End this majestic day in Prague with the best view while enjoying a glass of wine or a Czech beer. This relaxing boat cruise on the Vltava River offers a different view of Prague and takes about an hour.
If you want, go for the buffet dinner, so you can enjoy dinner while cruising around Prague.
If I’m in Prague even for one day, this is my favourite thing to do, because you can just feel lazy and still be in the city, exploring. The photos will be fabulous, and they serve alcohol.
What a way to end these crazy 3 days in Prague, isn’t it? I bet you’ll be back in this gorgeous city after all of this. I have no doubts about it.
Practical Prague travel tips
All public transport in Prague uses the same ticketing system; you can easily buy a single ticket for 30 or 90 minutes from the machines or using the Lítačka app (Android app or iOS app). 24 hours and 72 hours transport passes are also available.
This 3 days itinerary in Prague is created to make you walk more than take public transport, because that’s the best way to experience Prague, but you’ll also need to get from your hotel to the centre of the city.
In this case, if you’re hotel is a bit further away, consider getting the 72-hour card for public transport, and you can then travel stress-free by bus, tram or metro. Unlike single tickets the 24 hours and 72 hours passes are also valid for the Petrin funicular (I just hope it works at the time of your visit).
Restaurants in Prague
A meal in a normal restaurant in Prague will cost you about €10 to €20 (drinks included), per person. Note that restaurants near tourist attractions might be a bit pricier or require a reservation.
One extremely popular location in Prague is the U Prince rooftop restaurant, which is a great spot to photograph the entire square where the Astronomical Clock is located. However, if you want access to the terrace, you have to book your table in advance.
While I haven’t been able to book a table for myself, my friends said that the food was pricey and mediocre, and everyone goes there exclusively for the view, which is only from one corner.
Tipping is also appreciated in Prague, and customers usually leave about 10%. Usually, when you pay for your part, you can ask the waiter to round up (you tell them the total sum to pay), and they will enter that on the POS, so you can pay for your meal and the tip by card.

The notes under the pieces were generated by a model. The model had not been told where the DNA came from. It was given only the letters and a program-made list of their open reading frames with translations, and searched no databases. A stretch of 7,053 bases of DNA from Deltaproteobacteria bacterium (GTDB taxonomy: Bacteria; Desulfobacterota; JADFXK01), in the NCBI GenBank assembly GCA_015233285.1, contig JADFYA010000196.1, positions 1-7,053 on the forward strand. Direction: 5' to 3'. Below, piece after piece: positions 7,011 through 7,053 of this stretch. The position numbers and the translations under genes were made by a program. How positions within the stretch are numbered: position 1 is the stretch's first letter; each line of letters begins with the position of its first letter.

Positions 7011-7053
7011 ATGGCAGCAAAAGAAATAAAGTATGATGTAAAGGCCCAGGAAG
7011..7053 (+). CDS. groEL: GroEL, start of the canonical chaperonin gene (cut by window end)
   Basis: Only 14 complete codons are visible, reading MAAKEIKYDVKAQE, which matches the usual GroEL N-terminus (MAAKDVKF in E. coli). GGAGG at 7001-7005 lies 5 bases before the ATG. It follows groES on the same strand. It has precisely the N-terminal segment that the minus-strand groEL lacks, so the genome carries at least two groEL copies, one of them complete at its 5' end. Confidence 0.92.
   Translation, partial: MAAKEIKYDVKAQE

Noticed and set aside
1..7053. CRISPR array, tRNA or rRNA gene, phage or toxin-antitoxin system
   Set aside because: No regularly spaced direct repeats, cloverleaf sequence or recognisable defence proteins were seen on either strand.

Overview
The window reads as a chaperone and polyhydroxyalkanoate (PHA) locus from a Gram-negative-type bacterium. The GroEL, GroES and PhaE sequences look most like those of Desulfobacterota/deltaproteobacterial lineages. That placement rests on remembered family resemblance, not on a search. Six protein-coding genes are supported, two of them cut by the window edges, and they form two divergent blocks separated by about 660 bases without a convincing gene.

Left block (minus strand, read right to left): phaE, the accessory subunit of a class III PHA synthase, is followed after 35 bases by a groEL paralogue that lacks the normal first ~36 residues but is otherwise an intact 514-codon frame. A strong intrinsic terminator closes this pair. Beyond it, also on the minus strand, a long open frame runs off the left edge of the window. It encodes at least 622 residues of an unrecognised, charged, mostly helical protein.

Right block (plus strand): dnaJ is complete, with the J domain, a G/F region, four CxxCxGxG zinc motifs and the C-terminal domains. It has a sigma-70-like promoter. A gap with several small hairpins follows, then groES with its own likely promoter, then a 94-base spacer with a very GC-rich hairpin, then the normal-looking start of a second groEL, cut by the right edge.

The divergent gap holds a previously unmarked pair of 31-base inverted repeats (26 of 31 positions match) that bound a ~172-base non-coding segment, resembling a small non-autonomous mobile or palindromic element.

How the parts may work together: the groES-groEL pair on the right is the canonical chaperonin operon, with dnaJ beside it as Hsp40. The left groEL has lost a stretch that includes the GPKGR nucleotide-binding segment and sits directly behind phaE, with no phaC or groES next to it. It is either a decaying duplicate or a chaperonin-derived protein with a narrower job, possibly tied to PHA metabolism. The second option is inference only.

Also, it’s quite common for a group of people to pay separately. This means that if you’re a group of 2 or more (it can be 10, it doesn’t matter), the waiter will ask if you pay together or separately, and then it will tell you each how much to pay based on your individual order. Also, in a lot of restaurants in Prague, you pay at the counter, not at the table. So you get up from the table, and before you leave, you go to pay.
Popular food in Prague
- Trdelník – A sweet pastry made by wrapping dough around a stick and roasting it over an open flame. Often coated with sugar, cinnamon, and sometimes filled with ice cream or Nutella. You’ll find it everywhere.
- Svíčková – A Czech pot roast served with dumplings and topped with a creamy vegetable sauce, usually garnished with a slice of lemon and cranberry sauce.
- Smazeny Syr – Deep-fried cheese usually made from Edam or Gouda, served with tartar sauce and a side of fries or bread.
- Goulash – A hearty stew made from meat, usually beef, with onions and spices, often served with Czech dumplings.
- Palačinky – Thin Czech pancakes, similar to French crêpes, typically filled with jam, fruit, or sweet cheese.
- Roast Pork with Dumplings and Sauerkraut – A classic Czech dish featuring tender roast pork, fluffy dumplings, and tangy sauerkraut.
- Chlebíčky – Open-faced sandwiches topped with various ingredients like ham, egg, and pickles, popular as a quick snack or appetizer.
- Knedlíky – Czech dumplings, usually served as a side dish, made from either bread or potatoes.
- Kolache – Sweet pastries filled with fruit jams, poppy seed paste, or sweet cheese, often enjoyed as a dessert or breakfast item.
- Smažený Kapr – Fried carp, traditionally eaten during Christmas, usually served with a side of potato salad.